New Purdue offensive coordinator John Shoop has a hard time explaining exactly how the Boilermakers' attack will look this fall. Not because Shoop is being evasive or indecisive. It's just that one major question mark still needs answering first.
"Basically, it all starts with your quarterback, and then you do what your quarterback is best at," Shoop told ESPN.com. "We're trying to figure out who that is going to be."
Indeed, Purdue has one of the most interesting quarterback battles in the Big Ten this spring, as Shoop and first-year head coach Darrell Hazell have to choose from four candidates. Only one, Rob Henry, has any game experience, and he spent most of last year playing positions other than quarterback. The other three -- Austin Appleby, Bilal Marshall and Danny Etling -- are all freshmen; Appleby and Marshall redshirted a year ago, while Ettling enrolled in January.
The Boilers have had only two spring practices thus far and are giving first-team reps to all four players in an attempt to sort things out.
"It's a very even, wide-open race, and the best guy is going to emerge," Appleby said. "We're all competing our tails off right now."
The situation presents a challenge, but Shoop -- who was out of football last year after previously leading the offense at North Carolina from 2007-2011 -- is excited about the possibilities. Each quarterback brings a little something different to the table.
Henry is athletic enough that he's played receiver and tailback at times, while Marshall is also a speedster, if a little thin. Shoop says Etling is unusually poised for a true freshman, while the 6-foot-5 Appleby has the look of a prototypical pocket passer.
"I think I have the ability to make every throw on the field," Appleby said. "And I would say my best attribute would be my brain. My preparation, being cerebral, understanding what's going on and getting my guys lined up. I'm not the fastest guy, but I make up for it with my decision-making and efficiency."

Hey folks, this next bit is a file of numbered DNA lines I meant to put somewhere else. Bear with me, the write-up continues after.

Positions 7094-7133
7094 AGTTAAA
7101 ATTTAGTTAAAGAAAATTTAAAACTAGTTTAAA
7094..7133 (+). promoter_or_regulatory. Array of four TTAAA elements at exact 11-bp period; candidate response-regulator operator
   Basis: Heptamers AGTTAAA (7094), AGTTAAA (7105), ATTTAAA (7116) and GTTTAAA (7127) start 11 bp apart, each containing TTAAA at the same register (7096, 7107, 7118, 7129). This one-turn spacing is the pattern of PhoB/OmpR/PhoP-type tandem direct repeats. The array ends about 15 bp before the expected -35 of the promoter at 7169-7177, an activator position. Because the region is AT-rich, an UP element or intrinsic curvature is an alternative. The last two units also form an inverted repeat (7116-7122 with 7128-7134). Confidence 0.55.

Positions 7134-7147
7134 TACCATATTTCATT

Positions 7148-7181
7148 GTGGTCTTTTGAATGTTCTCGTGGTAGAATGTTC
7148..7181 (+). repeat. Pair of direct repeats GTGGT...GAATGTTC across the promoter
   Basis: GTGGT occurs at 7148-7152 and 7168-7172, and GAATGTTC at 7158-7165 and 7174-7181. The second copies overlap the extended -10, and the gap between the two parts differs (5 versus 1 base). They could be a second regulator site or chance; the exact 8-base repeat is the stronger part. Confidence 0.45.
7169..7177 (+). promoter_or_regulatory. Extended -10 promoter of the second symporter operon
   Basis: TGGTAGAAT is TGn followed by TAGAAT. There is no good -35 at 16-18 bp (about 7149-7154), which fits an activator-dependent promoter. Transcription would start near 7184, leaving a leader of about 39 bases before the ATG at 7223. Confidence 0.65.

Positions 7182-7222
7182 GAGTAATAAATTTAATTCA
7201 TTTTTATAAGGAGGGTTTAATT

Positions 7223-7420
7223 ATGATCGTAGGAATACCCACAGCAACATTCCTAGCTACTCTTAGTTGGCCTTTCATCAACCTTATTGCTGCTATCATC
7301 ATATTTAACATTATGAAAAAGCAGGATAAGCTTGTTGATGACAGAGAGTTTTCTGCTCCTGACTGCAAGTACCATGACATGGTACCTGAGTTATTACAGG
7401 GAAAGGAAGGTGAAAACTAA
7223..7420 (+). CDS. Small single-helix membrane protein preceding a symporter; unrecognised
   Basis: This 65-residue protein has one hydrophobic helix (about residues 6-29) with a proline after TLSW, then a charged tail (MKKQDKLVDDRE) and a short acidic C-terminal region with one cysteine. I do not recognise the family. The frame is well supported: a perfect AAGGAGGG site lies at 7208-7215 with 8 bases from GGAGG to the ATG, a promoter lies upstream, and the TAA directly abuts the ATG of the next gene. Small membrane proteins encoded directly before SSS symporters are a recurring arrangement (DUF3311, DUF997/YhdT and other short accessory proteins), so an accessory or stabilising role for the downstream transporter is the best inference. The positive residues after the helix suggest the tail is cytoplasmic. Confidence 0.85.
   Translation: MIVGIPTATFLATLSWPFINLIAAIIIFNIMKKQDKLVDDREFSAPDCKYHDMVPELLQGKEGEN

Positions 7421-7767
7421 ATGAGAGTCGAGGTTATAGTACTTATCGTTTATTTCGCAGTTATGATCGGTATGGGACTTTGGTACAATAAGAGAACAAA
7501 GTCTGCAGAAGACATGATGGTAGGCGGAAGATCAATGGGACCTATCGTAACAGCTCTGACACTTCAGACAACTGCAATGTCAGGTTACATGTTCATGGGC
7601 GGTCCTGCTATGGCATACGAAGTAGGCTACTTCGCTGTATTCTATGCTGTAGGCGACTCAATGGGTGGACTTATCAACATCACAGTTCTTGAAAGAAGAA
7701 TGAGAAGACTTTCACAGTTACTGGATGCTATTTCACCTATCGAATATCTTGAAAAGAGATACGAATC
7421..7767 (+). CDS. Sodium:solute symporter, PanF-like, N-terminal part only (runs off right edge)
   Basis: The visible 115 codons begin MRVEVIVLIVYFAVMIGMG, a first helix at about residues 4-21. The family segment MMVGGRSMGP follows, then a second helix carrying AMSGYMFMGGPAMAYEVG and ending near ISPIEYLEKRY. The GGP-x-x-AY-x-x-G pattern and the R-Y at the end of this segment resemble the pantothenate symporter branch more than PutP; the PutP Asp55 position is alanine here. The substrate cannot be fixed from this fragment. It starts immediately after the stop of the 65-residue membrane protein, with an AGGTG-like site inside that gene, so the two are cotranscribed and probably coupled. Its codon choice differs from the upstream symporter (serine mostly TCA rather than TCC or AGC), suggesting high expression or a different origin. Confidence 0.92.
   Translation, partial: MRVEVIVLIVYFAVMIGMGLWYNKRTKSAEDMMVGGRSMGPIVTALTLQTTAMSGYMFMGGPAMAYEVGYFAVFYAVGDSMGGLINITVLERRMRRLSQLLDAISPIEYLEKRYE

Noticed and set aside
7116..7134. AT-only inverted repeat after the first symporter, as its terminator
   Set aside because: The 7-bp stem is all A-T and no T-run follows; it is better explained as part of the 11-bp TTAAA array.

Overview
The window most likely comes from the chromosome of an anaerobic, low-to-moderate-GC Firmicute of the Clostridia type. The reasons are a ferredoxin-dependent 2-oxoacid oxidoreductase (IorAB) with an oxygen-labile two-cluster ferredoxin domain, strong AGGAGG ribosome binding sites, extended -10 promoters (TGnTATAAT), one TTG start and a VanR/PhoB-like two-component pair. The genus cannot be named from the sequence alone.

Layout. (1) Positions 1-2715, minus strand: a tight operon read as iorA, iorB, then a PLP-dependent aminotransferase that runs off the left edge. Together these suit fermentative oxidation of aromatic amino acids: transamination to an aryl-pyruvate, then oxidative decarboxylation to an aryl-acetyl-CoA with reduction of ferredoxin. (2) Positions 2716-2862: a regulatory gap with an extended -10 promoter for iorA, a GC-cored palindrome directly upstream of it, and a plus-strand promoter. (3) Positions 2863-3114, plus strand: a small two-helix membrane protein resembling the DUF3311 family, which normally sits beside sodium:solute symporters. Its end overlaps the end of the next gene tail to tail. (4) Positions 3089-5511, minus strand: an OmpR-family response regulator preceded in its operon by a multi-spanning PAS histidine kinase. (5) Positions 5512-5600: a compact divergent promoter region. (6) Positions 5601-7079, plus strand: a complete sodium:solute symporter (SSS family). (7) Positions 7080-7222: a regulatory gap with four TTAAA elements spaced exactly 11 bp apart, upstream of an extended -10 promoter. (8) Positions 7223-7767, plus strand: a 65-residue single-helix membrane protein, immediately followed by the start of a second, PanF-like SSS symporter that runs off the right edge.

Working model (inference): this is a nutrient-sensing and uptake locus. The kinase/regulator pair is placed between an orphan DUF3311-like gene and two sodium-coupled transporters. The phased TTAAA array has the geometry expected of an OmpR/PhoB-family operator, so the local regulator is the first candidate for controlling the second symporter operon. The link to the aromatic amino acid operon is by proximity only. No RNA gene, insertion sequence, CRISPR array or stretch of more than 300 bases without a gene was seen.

Those are traits that Shoop is looking for in all four of his quarterbacks. He has continually stressed accuracy since coming to West Lafayette.
"Our quarterback has got to be smart and unbelievably accurate," Shoop said. "If he lives the completion-driven life, then I think we've got a shot. He has to have a knack for throwing completions."
That attitude has filtered down into the contenders.
"We have the expectation in our quarterback group that the ball should never hit the ground," Appleby said.
Both Shoop's offense at North Carolina and Hazell's attack at Kent State last season were known for strong rushing games. Shoop said Purdue fans can expect a physical team that will be able to run the ball and set up the play-action passes. He likes what he's seen from Akeem Hunt, who has sprinter's speed and is a guy who "if you give it to him in space, he can turn something little into something big." He thinks redshirt freshman Robert Gregory can complement Hunt as a power back. There is also plenty of competition at receiver.
But the pieces won't really click together until Purdue settles on its starting quarterback. Shoop said he'd like to have a starter in mind by the end of spring but won't lock himself into any timetable.
"I believe this with all my heart: players make decisions on who's going to play," he said.
That decision should define what the Boilers' offense looks like in 2013.